Kirk Cousins loses one potential destination with Garoppolo trade, but are Jaguars an option?
One player closely watching the Jimmy Garoppolo trade from afar had to be Washington QB Kirk Cousins. The San Francisco 49ers had been a popular landing spot projected for Cousins, who is set to be a free agent again after this season, but the 49ers’ first choice after trading for Garoppolo clearly is to re-sign and build around him.
Cousins will have options assuming Washington does not invoke its right to clamp him down again with the franchise or transition tag, which could be unwieldy and unwise. So that could be two teams that appear to be eliminated for consideration for Cousins as he eyes his next destination.
Another popular landing spot was with the Los Angeles Rams, but the sudden development of Jared Goff under new head coach Sean McVay — Cousins’ former QB coach — likely takes the Rams out of the equation, too.
Could the Jacksonville Jaguars suddenly be the team that makes the strongest push for Cousins next year? That all will depend on how Blake Bortles plays down the stretch and how far the Jaguars can go this season, we hear, but the Bortles situation appears to be a fait accompli. Even with a few solid games, Bortles doesn’t appear to have earned universal trust with the Jaguars’ brain trust.
It’s entirely possible that Tom Coughlin, Doug Marrone and the rest of Jacksonville brass will decide that a veteran option is the only path to pursue in the offseason. Cousins is by far the most likely and viable of those options in the coming year, it appears, and the 2018 draft class of quarterbacks appears to be a bit overhyped and unclear right now.
If you simply look at how Cousins fared against Coughlin-coached teams, you might not be impressed. In four games against the Giants from 2013 to 2015, Cousins lost three of those and threw eight interceptions and only three TDs passes. But he also improved his completion percentage in each of those games and surpassed the 300-yard mark in the final two matchups.
Additionally, Coughlin had nice things to say about Cousins then.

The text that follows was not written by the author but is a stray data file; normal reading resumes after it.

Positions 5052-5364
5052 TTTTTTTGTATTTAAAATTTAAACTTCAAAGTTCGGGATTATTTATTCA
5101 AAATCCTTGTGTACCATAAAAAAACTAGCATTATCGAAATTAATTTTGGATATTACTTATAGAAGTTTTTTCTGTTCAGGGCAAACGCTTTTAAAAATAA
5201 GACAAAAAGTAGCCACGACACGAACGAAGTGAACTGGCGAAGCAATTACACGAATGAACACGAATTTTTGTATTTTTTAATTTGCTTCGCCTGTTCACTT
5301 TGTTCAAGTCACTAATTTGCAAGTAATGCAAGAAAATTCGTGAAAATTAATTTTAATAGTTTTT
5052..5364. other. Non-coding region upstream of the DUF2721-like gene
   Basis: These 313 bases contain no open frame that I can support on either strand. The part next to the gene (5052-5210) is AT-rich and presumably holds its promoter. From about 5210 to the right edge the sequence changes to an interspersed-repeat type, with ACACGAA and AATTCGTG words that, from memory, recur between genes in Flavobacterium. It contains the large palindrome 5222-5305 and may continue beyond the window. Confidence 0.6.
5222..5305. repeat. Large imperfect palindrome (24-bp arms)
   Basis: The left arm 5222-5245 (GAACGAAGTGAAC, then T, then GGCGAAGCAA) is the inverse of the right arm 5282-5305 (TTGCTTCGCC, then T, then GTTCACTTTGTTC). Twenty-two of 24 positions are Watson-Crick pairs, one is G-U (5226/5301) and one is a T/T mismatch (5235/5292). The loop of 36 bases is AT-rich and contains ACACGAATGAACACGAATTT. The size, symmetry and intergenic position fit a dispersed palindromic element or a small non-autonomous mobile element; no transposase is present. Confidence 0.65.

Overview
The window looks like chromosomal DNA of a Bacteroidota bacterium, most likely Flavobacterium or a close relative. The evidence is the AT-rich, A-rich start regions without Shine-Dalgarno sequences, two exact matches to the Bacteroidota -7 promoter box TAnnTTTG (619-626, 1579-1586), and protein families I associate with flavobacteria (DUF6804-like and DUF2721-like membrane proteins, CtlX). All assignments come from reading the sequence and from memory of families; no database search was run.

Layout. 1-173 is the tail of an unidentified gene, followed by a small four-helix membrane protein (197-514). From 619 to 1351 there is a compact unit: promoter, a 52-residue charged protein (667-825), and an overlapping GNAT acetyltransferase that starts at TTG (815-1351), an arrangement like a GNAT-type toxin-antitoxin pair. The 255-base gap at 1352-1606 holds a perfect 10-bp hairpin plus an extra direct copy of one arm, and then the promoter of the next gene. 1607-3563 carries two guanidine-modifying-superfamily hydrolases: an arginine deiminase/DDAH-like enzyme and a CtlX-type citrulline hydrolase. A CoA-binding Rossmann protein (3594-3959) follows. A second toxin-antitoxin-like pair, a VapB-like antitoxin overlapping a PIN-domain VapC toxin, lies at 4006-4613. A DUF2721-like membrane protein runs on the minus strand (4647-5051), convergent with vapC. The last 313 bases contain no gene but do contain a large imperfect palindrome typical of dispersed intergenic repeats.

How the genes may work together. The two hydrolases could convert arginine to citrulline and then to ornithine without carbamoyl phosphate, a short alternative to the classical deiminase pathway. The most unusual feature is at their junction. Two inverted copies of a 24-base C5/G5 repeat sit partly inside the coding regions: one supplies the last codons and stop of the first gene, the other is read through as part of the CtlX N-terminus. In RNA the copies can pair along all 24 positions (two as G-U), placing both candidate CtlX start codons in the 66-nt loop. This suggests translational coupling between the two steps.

“I think he’s much more confident,” Coughlin said prior to his final game against Cousins and Washington in 2015. “I think the rhythm with which he goes about his business, particularly in the play-action pass game, is outstanding.”
Marrone never faced Cousins as head coach of the Buffalo Bills. Cousins has faced the Jaguars once in his career, in 2014 — before either Marrone or Coughlin arrived. Cousins completed 22-of-33 passes for 250 yards, two TDs and zero interceptions.
What could matter in the winter and spring is that the Jaguars have a desperation to find a legitimate long-term QB solution and the money with which to do it. Pending what the team does with its expensive defensive line, the Jaguars currently have more than $168 million in contracts on the books for their top 42 players under agreement.
However, that also includes more than $19 million allotted for Bortles, which easily could be scrubbed from the books with no additional hit. Additionally, there are other bloated salaries — Chris Ivory, Allen Hurns, Tashaun Gipson and others — that could come off without much collateral damage. Malik Jackson remains in the team’s plans for now, but he too could be cut at the cost of a mere $6 million in dead money in a move that still could wipe out his $15.5 million salary.
Basically, the Jaguars can go all in on Cousins if they want to, and there now appear to be two fewer legitimate suitors out there. The next question to be answered: Would Cousins come to Jacksonville? That remains to be seen. A deep playoff run, a top-shelf defense, a strong run game and the return of Allen Robinson — not to mention Florida’s zero income tax — all are enticing elements that might convince Cousins to consider heading south next winter.